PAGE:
I watched them closely over the years.
At first, I didn't realize I was doing it -- looking on as my mother waited until I was a teen to start commuting to a job in the city, paying attention as her hours of sleep dwindled and our number of home cooked meals disappeared.
Eventually, though, my mental note taking became more deliberate. Noticing how the mothers in the newsroom were careful not to keep photos of their children on their desks. How they worked through lunch and then quietly left (a little) earlier. How the happiest were those with the most control over their schedules.
That is how change happens, with each wave of us watching the one before -- taking notes and taking heed. All of history, personal and global, is shaped by what happens right in front of us, and directly behind.
Sometimes we joke around here that working for HuffPost Parents is a most effective form of birth control. Of the dozen of us in the Lifestyle cluster, four have children, while the others, I assume, are watching. I worry about them spending their days writing about the stress and strain of infertility, pregnancy and parenting. Our page is a place where readers come to vent and rhapsodize -- but, let's face it, venting, by definition, is much louder. Is that what they are learning? Is that the message I want them to hear?
I also assume they are watching us -- those who are a few paces ahead, whose spouses have already been chosen, whose children are actual rather than theoretical, whose juggling is furiously under way.
And they aren't the only ones watching -- my sons are doing it. The ever-closer-to-adulthood-children of my friends. A whole generation looking to the one before for clues about how to navigate the next stage.
I am not sure they like what they are seeing.
They are showing us their doubts by having fewer children, and doing so more often without the "complication" of a marriage -- the US birthrate has been steadily declining for years now while the percentage of single mothers has jumped. They are telling pollsters that they are delaying parenthood because they fear the dent to their freedom, and that they are now more ambitious than men.
Earlier this week, Alice Gomstyn, of abcnews.com, asked more than a dozen working women without children, all between the ages of 22 and 36, what they saw when they looked around at the older women, with children, at work. In an article titled "How Young Working Women Really Feel About Working Moms," she asked, "Do they see their future selves or do they see us as cautionary tales? Do they admire and empathize with us, or do they resent us when our child-related obligations leave them holding the bag?"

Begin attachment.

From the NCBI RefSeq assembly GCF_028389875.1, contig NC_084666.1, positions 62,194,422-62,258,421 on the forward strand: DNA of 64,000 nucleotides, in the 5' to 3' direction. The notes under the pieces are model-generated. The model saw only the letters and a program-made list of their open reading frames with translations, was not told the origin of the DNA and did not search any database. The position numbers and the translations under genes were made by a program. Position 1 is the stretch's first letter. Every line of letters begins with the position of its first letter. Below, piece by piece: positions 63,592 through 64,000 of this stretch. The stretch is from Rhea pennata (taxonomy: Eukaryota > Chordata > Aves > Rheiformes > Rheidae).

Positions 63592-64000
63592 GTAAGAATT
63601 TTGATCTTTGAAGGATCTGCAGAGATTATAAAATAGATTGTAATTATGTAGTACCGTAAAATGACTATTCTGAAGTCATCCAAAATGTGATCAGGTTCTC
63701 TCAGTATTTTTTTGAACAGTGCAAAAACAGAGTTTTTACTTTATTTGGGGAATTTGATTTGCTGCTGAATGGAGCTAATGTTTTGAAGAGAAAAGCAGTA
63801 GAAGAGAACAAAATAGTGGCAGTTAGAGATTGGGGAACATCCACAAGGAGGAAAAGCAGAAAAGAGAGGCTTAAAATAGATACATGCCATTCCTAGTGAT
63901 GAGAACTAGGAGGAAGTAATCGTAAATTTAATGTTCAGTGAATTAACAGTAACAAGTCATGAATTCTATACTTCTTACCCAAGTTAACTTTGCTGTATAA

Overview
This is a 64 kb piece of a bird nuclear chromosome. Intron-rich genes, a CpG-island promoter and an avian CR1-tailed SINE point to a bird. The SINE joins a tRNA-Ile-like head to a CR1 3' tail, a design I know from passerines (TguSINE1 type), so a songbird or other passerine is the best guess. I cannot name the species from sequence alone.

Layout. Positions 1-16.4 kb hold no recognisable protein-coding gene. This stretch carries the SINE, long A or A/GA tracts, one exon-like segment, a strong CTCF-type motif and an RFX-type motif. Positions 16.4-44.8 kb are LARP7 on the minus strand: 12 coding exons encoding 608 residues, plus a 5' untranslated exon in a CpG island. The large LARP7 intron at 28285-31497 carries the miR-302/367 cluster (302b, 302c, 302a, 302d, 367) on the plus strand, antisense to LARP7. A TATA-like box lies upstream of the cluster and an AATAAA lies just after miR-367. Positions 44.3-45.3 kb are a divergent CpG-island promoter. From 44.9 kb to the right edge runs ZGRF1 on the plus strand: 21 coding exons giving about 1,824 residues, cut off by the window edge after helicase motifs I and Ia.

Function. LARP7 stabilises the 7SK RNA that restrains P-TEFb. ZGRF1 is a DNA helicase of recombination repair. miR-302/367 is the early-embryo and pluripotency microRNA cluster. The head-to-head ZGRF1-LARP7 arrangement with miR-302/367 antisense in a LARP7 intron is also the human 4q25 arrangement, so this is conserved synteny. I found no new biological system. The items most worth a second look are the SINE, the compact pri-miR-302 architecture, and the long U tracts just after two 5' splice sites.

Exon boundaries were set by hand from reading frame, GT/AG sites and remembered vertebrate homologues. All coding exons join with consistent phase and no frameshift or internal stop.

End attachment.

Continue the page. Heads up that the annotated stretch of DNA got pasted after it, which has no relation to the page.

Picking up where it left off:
They feel both sympathy and resentment. We are their role models and worst nightmares. They are stressed by seeing our stress. "It looks really hard," a 31-year-old headhunter in Cleveland told Gomstyn. So she has made a plan: "The idea is to bust my butt for my next couple of years, and that will enable me from a financial standpoint and work-life balance standpoint to have kids and not have to go through what some of these working moms go through."
Taylor Lorenz, 26, who currently works in advertising in New York, also tells Gomstyn she is looking ahead: "I don't know I would want to stay in advertising and be a working mom. The hours are really long, and when you want to get home to your family, I can imagine it's tough. I can see why people take time off work and don't do the exact job they might want to do because they have these kids."
Their reactions are individual, yes, but also, as so often the case, political and social. Together all this watching, calculating and deciding is building the future of parenting.
When Professor Adrienne Pine breastfed her daughter in an American University anthropology class recently, she provided the young adults in that room a glimpse of both the difficulty and the possibility. When Sheryl Sandberg leaves the office at 5:30 every day to be home for dinner with her children, she does the same. So does your colleague whose husband is the primary caregiver, and your boss, when she works from home. (So does mine, when she urges overtired employees to take a nap in the middle of the workday.) So do you, when you bring your children to the office to play quietly in the corner because the sitter is sick. So do I when I admit to the team here that I am distracted by sending my son off to college right now.
I would hope that the message being sent is "it is hard. It is worth it." But the thing about setting an example is that what you think you are saying, and what others are hearing, are not always one and the same.
Who are your role models? What sort of role model do you hope to be?
The reality of being a woman — by the numbers. Learn more